Socio-Spatial Justice: Spatial Justice

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Spatial (in)justice Space in geography is often considered as land and can be related to ownership usage. Soja (2010) says that when we think about space critically, the socio-spatial dialectic has to be considered which indicates that the society shapes the space in which they live in and the space shapes society. He elaborates that if we take the socio-spatial dialectic genuinely, it means that we acknowledge that the geographies we live in can have good and bad consequences in everything that we do. According to Soja (2010) spatial (in)justice is a deliberate emphasis that is focused on the spatial and geographical aspects of justice and injustice. He says that as a starting point, this involves fair and impartial distribution in space…show more content…
From this perspective, there is always an applicable spatial aspect to justice while at the same time all geographies have justice and injustice expressions into them. Soja (2010) adds that it can also be seen as both outcome and process as geographies that are in themselves just or unjust and as the processes that produces these outcomes. He further says that it is easy to find examples of social injustice illustratively, but it is much more difficult to identify and understand the underlying processes that produce unjust geographies. The city is viewed as the focal point of social power and hierarchy where everyday life of urban life creates inequalities and injustices. According to Soja (2010) attempting to find ways of increasing justice or decreasing injustice is very important in all societies, and an important proposition for strengthening human dignity and fairness and that this term is related to other things such as democracy, equality, citizenship and civil rights has now taken on a new meaning which include intensifying economic equalities and social…show more content…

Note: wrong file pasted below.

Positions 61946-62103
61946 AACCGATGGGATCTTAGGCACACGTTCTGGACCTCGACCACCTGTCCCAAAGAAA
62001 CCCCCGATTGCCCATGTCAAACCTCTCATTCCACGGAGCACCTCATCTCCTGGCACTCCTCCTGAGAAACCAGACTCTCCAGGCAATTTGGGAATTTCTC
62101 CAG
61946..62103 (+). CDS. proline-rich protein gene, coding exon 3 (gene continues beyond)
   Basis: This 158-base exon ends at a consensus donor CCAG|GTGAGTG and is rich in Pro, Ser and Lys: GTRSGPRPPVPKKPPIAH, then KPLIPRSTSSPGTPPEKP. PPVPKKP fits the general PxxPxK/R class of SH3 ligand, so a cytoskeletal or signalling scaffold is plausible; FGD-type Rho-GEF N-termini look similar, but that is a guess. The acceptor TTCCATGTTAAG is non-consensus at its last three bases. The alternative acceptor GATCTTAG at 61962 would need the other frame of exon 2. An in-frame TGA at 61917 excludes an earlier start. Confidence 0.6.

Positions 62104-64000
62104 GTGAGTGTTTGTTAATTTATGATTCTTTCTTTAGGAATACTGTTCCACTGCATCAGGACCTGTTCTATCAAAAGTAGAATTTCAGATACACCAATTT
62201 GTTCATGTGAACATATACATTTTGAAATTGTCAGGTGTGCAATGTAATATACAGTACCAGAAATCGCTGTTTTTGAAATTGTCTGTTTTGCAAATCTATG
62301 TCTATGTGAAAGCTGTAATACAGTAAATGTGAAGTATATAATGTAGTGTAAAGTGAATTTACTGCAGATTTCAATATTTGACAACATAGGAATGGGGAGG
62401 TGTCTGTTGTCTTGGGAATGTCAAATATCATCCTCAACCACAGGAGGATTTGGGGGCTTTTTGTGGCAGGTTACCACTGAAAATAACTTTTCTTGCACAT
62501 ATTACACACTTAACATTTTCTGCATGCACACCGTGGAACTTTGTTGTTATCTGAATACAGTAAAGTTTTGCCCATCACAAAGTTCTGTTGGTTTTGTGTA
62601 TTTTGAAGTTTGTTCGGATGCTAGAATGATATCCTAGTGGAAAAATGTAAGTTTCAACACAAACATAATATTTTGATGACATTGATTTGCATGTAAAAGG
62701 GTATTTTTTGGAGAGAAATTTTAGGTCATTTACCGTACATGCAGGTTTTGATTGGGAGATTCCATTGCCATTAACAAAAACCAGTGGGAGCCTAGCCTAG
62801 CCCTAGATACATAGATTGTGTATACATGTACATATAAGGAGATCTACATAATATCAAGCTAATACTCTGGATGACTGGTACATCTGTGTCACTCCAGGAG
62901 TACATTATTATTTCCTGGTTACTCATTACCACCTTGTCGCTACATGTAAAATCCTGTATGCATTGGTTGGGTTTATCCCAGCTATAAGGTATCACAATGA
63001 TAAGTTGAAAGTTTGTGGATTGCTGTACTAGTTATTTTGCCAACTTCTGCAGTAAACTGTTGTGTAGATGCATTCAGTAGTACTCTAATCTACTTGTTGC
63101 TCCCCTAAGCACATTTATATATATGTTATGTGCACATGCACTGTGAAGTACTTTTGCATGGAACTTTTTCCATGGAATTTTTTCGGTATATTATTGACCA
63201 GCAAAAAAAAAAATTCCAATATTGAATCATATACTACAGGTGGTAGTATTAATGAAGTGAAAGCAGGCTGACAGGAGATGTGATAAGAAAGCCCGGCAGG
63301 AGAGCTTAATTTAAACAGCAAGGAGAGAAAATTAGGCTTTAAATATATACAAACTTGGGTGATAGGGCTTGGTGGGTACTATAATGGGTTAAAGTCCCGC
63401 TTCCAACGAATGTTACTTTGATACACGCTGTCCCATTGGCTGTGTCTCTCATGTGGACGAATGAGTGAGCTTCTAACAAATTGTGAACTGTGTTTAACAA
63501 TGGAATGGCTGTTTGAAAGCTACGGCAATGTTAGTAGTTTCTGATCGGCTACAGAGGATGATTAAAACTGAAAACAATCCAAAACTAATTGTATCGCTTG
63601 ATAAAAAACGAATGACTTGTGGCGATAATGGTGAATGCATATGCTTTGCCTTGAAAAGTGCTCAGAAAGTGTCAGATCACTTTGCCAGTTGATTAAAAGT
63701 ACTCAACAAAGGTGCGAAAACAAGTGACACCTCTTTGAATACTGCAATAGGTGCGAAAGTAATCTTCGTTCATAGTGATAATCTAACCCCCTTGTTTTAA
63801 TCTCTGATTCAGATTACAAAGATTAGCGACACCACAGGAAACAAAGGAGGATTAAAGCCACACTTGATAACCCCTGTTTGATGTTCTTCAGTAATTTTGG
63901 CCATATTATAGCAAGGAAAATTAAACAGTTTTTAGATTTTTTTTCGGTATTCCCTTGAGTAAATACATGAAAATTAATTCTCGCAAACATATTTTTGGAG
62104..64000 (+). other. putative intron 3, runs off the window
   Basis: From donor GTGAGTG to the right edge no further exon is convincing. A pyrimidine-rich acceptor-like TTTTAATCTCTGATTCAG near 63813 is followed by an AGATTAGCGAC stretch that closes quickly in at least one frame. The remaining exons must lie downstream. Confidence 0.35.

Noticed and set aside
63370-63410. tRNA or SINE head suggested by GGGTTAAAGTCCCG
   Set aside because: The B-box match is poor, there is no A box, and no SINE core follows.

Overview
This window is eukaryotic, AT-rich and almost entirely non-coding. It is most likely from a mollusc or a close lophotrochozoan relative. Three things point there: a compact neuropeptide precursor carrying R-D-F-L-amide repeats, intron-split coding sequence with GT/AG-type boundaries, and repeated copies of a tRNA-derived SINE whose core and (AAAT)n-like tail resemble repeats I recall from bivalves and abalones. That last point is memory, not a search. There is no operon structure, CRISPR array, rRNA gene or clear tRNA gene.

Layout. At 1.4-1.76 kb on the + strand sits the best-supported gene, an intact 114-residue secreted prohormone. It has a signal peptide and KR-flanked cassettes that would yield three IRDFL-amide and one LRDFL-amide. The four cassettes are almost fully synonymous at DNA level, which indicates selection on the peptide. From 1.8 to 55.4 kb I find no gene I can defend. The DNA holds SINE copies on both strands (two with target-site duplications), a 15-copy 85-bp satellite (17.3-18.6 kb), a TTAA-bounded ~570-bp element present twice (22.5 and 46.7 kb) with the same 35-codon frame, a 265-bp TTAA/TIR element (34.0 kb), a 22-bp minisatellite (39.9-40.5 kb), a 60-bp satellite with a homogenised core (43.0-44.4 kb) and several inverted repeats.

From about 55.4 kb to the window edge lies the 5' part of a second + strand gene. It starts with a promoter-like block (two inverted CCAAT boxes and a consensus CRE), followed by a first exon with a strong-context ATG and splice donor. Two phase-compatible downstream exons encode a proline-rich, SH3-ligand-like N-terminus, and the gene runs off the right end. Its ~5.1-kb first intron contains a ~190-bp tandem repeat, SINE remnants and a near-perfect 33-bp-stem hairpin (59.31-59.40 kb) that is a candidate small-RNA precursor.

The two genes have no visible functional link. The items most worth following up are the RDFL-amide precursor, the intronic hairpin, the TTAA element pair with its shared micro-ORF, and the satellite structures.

The apartheid model (figure 1) shows that people of different races were separated from each other and there were buffer zones and they were racially separated under the Separate Amenities Act. Segregation was in cities and homelands (Seekings, 2013), in cities where lived the ‘white’ South Africans in neighbourhood that had good infrastructure services and commercial activity with a growing economy, as one moved from these prosperous neighbourhood provision of services lacked as black Africans were no longer considered as citizens of South Africans (Seekings, 2013). In the homelands there lives the blacks who were denied South African citizenship and were forcibly removed to places that were under-developed and had slums and ghettos, no jobs and no economic activity (Seekings, 2013). According to Seekings (2013) during the apartheid times people of different races were also segregated residentially under the Group Areas Act and this resulted into towns divided into ‘black’, ‘white’, ‘coloured’ and ‘Indian’ areas. The forced removals of people from spaces reflect Soja’s (2010) term of spatial

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